Biosimilar or not? Avastin’s copy version awaits court’s verdict

Roche and Hetero drugs have been entangled in a bitter legal battle over the biosimilar rights of the cancer drug, bevacizumab

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New Delhi: All eyes are set on the day when Swiss multinational biotech company, Roche’s has to defend its right to file a civil suit in light of the fact that the it does not have a patent for the drug in India. The company also has to prove that it has a personal interest in the matter and that it would be impacted if the government granted approvals for Hetero’s drug. The matter is set to be heard by the court two days onwards from now on June 2nd.

The Delhi High Court earlier asked Roche to explain the real reasons behind its action to sue the Drug Controller General of India (DCGI) and Hyderabad-based Hetero Drugs over the approval process for a biosimilar or copy of complex biotech cancer drug bevacizumab.

In order to get the legal intervention in the approval process for Hetero’s drug, the counsel for Roche has been asked by the Delhi HC on May 24th to submit documents justifying the company’s move for a civil suit.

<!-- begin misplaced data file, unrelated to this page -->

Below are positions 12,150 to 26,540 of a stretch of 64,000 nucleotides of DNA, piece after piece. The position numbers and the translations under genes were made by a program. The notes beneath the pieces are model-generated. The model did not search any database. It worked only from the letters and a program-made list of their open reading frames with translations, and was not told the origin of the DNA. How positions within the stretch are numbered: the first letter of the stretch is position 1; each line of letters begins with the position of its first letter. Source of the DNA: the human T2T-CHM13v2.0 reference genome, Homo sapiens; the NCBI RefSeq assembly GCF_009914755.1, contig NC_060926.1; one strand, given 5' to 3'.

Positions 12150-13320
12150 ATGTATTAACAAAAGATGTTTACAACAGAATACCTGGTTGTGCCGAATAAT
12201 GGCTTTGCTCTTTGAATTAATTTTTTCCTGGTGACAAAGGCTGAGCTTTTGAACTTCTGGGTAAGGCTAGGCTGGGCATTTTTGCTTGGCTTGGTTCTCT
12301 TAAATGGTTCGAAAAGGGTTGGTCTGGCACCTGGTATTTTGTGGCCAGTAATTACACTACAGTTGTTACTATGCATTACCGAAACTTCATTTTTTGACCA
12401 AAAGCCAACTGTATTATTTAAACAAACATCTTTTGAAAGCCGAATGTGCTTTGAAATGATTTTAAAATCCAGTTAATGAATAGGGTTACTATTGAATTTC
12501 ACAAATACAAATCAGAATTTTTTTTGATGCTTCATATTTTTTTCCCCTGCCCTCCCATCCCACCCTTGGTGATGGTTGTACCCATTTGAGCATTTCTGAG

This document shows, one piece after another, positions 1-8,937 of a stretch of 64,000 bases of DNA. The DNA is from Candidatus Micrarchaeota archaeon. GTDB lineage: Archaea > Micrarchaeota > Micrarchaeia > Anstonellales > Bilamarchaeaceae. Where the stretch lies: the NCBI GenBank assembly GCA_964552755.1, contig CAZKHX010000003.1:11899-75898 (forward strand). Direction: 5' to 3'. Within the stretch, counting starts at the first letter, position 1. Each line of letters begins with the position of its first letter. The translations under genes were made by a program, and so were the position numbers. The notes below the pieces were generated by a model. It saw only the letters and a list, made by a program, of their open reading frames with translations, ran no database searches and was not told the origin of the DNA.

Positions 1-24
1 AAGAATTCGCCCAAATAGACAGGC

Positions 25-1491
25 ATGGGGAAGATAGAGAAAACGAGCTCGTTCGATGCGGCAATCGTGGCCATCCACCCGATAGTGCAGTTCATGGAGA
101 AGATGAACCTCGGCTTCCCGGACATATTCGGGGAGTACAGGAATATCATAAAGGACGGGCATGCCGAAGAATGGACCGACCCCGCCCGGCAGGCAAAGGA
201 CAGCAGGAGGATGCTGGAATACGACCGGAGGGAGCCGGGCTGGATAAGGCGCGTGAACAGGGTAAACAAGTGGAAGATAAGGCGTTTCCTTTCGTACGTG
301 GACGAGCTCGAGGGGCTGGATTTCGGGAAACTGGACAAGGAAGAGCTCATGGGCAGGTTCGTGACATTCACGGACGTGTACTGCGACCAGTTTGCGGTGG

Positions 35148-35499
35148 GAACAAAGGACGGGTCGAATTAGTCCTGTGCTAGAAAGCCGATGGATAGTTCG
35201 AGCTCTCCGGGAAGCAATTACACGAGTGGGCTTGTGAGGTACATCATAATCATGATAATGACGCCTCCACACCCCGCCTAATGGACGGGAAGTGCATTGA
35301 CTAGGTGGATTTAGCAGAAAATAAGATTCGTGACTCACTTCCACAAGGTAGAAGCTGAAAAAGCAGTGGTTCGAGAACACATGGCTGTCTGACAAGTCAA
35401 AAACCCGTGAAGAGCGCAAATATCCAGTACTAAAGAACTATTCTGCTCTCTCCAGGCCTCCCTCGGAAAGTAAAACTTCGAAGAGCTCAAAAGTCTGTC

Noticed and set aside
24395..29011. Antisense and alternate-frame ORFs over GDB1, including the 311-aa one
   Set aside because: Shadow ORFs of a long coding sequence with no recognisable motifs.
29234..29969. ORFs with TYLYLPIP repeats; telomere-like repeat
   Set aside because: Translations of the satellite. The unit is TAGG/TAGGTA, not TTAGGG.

Roche, which invented the drug and markets it under the blockbuster brand ‘Avastin’, has argued that Hetero’s drug is not a biosimilar to bevacizumab and therefore can’t use the name to market itself here.

Avastin has raked in $7 billion in global sales. The drug treats debilitating ailments like colorectal cancer, non-small cell lung cancer, kidney cancer and ovarian cancer. Hetero Drugs is one of two companies to have received an SEC recommendation for approval for a bevacizumab biosimilar, the other being Gujarat-based Intas Pharmaceuticals.

While the well known advocate, Mr Kapil Sibal argued for the Roche, the Hetero Drugs is being represented by Mr Abhishek Manu Singhvi.